Water pollution can be defined as "any biological, chemical, or physical change in water quality that has a harmful effect on living organisms or makes water unsuitable for desired uses." In the United States, approximately 44% of lakes, 37% of rives, and 32% of estuaries are unsafe for recreation due to toxic water pollutants. Such pollutants fall into three main categories: 1) biological, such as bacteria or viruses; 2) chemical, including heavy metals, nutrients, pesticides, and wastes; 3) physical, such as sediment, radioactive material, and heat.
Each year, about 1.5 million Americans become ill as a result of bacterial contamination in drinking water. Other examples of biological pollutants include viruses, protozoa, and parasitic worms. These infectious agents enter the environment from human and animal wastes, and they cause a variety of serious diseases. The United States Environmental Protection Agency uses the number of coliform bacteria per 100 milliliters of a water sample in order to determine the severity of biological pollution in water. The EPA recommends that drinking water contain zero colonies per 100 milliliters, and that swimming water contain no more than 200 colonies per 100 milliliters.
Heavy metals represent a common type of chemical pollution in water. They can be found naturally in bedrock and sediment or they may be introduced into water from industrial sources and household chemicals. Heavy metals harm humans through direct ingestion of contaminated water or through accumulation in the tissues of other organisms that are eaten by humans. The following are some common heavy metals found in water:
- Mercury (Hg): Enters the environment through the leaching of soil due to acid rain, coal burning, or industrial, household, and mining wastes. Causes damage to nervous system, kidneys, and vision.
- Lead (Pb): Sources include paint, mining wastes, incinerator ash, water from lead pipes and solder, and automobile exhaust. Causes damage to kidneys, nervous system, learning ability, ability to synthesize protein, and nerve and red blood cells.
- Cadmium (Cd): Sources include electroplating, mining, and plastic industries, as well as sewage. Causes kidney disease.
- Arsenic (As): Enters the environment through herbicides, wood preservatives, and mining industry. Causes damage to skin, eyes, gastrointestinal tract, and liver. May also cause cancer.
- Aluminum (Al): Enters the environment through leaching due to acid deposition. Causes anemia and loss of bone strength, and may also contribute to dementia and Alzheimer’s disease.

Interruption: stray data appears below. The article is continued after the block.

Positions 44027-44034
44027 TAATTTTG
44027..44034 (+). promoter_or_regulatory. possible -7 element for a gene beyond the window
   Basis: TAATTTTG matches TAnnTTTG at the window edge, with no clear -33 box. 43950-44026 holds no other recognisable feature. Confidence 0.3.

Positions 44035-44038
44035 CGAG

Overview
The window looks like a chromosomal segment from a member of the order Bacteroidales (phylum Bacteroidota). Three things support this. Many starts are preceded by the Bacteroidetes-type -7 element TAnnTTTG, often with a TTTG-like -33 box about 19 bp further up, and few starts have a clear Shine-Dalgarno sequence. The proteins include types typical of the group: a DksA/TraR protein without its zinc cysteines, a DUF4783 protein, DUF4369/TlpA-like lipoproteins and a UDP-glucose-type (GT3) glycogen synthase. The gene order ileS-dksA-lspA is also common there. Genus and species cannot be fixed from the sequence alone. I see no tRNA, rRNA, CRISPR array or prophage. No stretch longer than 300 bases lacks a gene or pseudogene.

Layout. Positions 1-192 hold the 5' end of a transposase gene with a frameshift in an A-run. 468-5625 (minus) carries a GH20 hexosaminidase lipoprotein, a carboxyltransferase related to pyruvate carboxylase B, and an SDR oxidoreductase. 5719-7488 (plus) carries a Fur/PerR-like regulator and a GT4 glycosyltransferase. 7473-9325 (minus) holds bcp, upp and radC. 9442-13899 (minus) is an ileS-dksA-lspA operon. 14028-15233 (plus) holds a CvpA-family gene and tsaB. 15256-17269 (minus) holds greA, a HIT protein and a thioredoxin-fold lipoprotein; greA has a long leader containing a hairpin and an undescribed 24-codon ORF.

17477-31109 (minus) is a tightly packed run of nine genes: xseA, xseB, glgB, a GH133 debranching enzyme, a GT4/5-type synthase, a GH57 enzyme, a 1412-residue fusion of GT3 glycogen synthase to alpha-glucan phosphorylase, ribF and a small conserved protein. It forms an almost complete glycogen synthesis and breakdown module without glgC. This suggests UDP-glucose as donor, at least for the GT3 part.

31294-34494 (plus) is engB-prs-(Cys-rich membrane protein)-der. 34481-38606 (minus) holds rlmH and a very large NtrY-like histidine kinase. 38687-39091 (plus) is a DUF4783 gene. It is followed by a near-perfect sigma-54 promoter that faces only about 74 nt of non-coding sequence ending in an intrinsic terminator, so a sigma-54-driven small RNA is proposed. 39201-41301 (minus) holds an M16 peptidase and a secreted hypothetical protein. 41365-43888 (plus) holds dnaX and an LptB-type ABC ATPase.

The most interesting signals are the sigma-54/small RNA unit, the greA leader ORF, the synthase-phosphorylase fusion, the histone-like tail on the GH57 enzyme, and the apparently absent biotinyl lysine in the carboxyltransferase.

Nutrients constitute a second category of chemical water pollutants. Sources of nitrogen and phosphorus, two common plant nutrients, include animal wastes, agricultural runoff, and sewage. When these nutrients enter a body of water in large quantities, they cause eutrophication. Because eutrophication significantly lowers the levels of dissolved oxygen in water, many species of fish can no longer survive. In addition, consuming water that contains excess levels of nitrates may reduce the bloodstream’s oxygen-carrying capacity, leading to a number of undesirable health effects for humans.
Oil, another chemical pollutant, is introduced into aquatic environments through leaks from oil tankers or dumping down storm drains. Each year, humans discharge approximately three to six million metric tons of oil into the ocean. In 1989, the oil tanker Exxon Valdez spilled eleven million gallons of oil into Alaskan waters. Over 300,000 birds and 2,500 otters were killed, and the total environmental damage amounted to a cost of over fifteen billion dollars.
Another type of chemical water pollutant is radioactive waste. Examples include radioactive isotopes of iodine, radon, uranium, cesium, and thorium. These chemicals enter aquatic ecosystems through discharge from nuclear power plants, processing of uranium and other ores, nuclear weapons production, and natural sources. The harmful effects of radioactive waste when ingested through drinking water include genetic mutations, miscarriages, birth defects, and certain cancers.
Sediment, solid fragments of inorganic or organic material that do not dissolve in water, represents the most significant source of water pollution, physical or otherwise. Sources of sediment include erosion, deforestation, and agricultural and hydroelectric projects. Sediment chokes and fills lakes, reservoirs, harbors, and other aquatic environments, reducing photosynthesis and disrupting aquatic food webs. Sediment may also carry pesticides, bacteria, and other harmful substances, and it can destroy the feeding and spawning grounds of fish.
Heat is another physical water pollutant. Excessive heat in water results when large quantities of water are used for cooling of electric power plants. Each year, almost half of the water withdrawn in the United States is used for such cooling. Thermal pollution in water lowers dissolved oxygen levels and makes aquatic species more susceptible to disease, parasites, and toxic chemicals. Thermal shock occurs when an organism adapted to a certain temperature range is suddenly exposed to a temperature outside of that range. Thermal pollution results in death for many aquatic species.
Thinkquest Team "Fish," March 2005, Disclaimer and copyright information